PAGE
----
Sam Jay No. Yeah. Part of the reason that concept came about is because I'm a party person and people are always coming over all the time. And I was just trying to get it closer to feeling like me and not contrived and I'm always drunk in my house screaming at somebody about something at the time, you know? So I was like, Oh, that might be a good setup for this. So like, you know, these ideas to come through. And also I just think that that's what people do. You know, you especially when you're like in your thirties, you're not doing a lot of like the douche clubbing and you're like hanging out in your crib arguing over some bullsh-- till it's 2 a.m. because you won't let a point go and like it just, I think, allows for real dialogue to happen because the stakes are very low. I feel like when you're at a desk doing the standard desk show, you're now in an authority already, and so you have to be correct. It was something that me and Princess talked about a lot and I was like, I just don't want to have to be right, you know? I want to have room to make mistakes in this show. I want to have room to grow in this show. I want to you know, and I think we're doing more of that this season where I can go out in the world because of the less COVID rules we can really get out in the world this time. You know, just learning things through these interviews where I come out on the other end going, Oh, maybe I think differently now based on these experiences. And I wanted to give myself space for that. And a desk just doesn't seem to allow that type of personal growth to happen. And so the party stakes are so low that people feel comfortable saying what they think. Because we're all saying what we think. And then on top of that, it gives room for error and not having the cleanest opinion.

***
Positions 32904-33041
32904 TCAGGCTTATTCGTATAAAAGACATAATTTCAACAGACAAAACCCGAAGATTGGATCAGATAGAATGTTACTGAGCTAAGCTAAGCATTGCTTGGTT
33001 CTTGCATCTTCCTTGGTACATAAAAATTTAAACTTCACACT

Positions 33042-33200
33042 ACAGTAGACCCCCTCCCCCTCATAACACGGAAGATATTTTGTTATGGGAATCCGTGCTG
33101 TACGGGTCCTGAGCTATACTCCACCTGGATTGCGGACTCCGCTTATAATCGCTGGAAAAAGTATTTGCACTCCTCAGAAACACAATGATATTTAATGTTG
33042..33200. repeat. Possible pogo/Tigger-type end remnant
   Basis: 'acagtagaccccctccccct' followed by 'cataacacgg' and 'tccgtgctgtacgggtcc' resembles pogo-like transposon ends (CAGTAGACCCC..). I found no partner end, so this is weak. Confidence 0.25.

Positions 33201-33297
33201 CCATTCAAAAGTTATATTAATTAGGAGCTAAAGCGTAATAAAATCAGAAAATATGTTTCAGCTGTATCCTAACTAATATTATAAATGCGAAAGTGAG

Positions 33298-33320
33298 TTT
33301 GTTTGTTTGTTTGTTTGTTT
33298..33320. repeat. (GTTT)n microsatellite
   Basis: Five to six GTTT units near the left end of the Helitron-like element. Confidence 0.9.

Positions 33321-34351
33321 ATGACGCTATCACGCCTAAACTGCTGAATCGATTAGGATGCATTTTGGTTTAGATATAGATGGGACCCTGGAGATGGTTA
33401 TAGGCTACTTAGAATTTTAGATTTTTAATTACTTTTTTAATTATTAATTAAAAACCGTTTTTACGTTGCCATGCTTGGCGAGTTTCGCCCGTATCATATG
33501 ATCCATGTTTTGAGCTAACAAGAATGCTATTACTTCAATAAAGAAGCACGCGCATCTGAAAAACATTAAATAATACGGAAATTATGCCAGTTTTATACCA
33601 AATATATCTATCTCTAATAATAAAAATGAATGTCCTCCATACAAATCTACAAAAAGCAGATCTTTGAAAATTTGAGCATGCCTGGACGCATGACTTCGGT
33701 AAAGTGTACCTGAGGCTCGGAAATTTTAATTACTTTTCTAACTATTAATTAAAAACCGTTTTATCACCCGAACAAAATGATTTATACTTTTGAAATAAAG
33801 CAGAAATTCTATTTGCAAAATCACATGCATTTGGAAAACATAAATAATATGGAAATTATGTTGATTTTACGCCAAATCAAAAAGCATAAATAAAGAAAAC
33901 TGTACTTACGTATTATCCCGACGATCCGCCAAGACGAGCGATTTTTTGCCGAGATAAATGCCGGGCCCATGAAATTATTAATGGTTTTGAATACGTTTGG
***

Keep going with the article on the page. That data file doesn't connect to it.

Amy Yeah, it feels more like a conversation rather than an interview.


Grace Yeah, yeah. And, and it feels super black because I feel like the way that the looseness of the way you talk to people, it just felt it just made me miss like, just like Amy was saying. Just made me miss just those. Those late night parties where you aren't censoring yourself. Quote, unquote, mixed company. So you feel like it's all small talk. And that's what I really love about, you know, those parts of the show.


Sam Jay Thank you so much.


Amy But when you are drunk in your house, what's your drink of choice?


Sam Jay Oh, I drink tequila. I'm a tequila girl.


Grace Oh, my God.


Amy Wait. Tequila and what? Just straight.